Transfusion of plasma, platelets, and red blood cells in a 1:1:1 vs a 1:1:2 ratio and mortality in patients with severe trauma: the PROPPR randomized clinical trial.
Holcomb and colleagues lead the way in high-quality trauma resuscitation research, setting the standard for future haemostatic resuscitation. It does make a difference!
In this multicentre randomised controlled trial, 680 severely injured patients needing massive transfusion with plasma, platelets and red blood cells were transfused using a 1:1:1 or a 1:1:2 ratio. A beautiful design and set-up in 12 Level 1 trauma centres enabling research in a very difficult population, and also making blood products available early already at mean time 8 minutes.
Mortality at 24 hours was 12.7% in the 1:1:1 group compared with 17.0% in the 1:1:2 group, and mortality at 30 days was 22.4% versus 26.1%; unfortunately, the differences did not reach statistical significance. Exsanguination was significantly decreased by 37% (9.2% in the 1:1:1 group versus 14.6% in 1:1:2 group) and, also very exciting, death due to traumatic brain injury was reduced (8.1% versus 10.3%). The most impressive evidence in the report is the figure showing the Kaplan-Meier Failure Curves for Mortality.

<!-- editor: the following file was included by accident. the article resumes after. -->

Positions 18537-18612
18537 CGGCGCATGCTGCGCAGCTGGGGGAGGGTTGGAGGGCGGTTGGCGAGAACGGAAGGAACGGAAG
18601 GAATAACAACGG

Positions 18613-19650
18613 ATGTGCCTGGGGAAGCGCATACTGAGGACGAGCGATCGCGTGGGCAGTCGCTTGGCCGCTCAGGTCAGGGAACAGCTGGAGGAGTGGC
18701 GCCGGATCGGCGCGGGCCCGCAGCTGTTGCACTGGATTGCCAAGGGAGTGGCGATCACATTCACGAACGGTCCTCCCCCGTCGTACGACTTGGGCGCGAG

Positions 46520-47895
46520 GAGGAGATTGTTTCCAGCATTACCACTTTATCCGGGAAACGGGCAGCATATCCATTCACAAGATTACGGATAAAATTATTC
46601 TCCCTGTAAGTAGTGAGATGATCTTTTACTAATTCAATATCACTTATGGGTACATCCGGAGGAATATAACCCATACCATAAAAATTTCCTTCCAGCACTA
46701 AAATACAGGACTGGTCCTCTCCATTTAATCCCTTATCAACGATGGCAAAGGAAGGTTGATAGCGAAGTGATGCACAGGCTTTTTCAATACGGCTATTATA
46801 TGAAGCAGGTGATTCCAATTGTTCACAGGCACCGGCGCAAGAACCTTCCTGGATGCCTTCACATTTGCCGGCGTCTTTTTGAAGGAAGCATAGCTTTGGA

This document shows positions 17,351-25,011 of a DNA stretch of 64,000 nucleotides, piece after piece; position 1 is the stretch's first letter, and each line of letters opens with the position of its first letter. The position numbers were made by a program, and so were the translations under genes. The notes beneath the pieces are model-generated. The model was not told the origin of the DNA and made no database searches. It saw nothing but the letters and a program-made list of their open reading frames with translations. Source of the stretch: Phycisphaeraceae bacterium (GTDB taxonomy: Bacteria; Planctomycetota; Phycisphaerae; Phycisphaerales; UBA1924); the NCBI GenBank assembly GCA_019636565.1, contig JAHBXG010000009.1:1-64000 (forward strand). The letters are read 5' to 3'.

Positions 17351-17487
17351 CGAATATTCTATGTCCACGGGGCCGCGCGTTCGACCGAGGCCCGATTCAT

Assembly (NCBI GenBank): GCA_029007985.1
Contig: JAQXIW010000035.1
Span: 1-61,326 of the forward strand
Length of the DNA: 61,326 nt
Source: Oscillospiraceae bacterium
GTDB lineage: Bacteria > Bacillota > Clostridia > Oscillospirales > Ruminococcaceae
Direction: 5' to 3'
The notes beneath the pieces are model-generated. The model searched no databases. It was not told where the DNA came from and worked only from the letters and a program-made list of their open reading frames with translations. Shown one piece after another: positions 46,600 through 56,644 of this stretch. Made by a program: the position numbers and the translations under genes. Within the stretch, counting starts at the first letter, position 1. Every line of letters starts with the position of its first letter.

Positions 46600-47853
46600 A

This is formally a negative trial, with mortality (at 24 hours and 30 days) as the primary endpoint. However, when you dive in you’ll be positively surprised. Statistical underpower is a limitation, and a late catch up of haemostatic blood products, using more plasma and platelets later in the 1:1:2 ratio group, possibly stirs up the signal of effect. More research on these important results will undoubtedly come soon. Hopefully, the group can shed more light on the importance of timing, fluids, haemostatic monitoring and coagulopathy during haemostatic resuscitation.
Holcomb and colleagues set the standard of aiming for 1:1:1 blood product ratios and early availability of plasma, platelets and red blood cells as the primary resuscitative fluids for trauma haemorrhage. This will secure the best outcome for our patients.
– Jakob Stensballe
Discuss this article on the Nataonline forum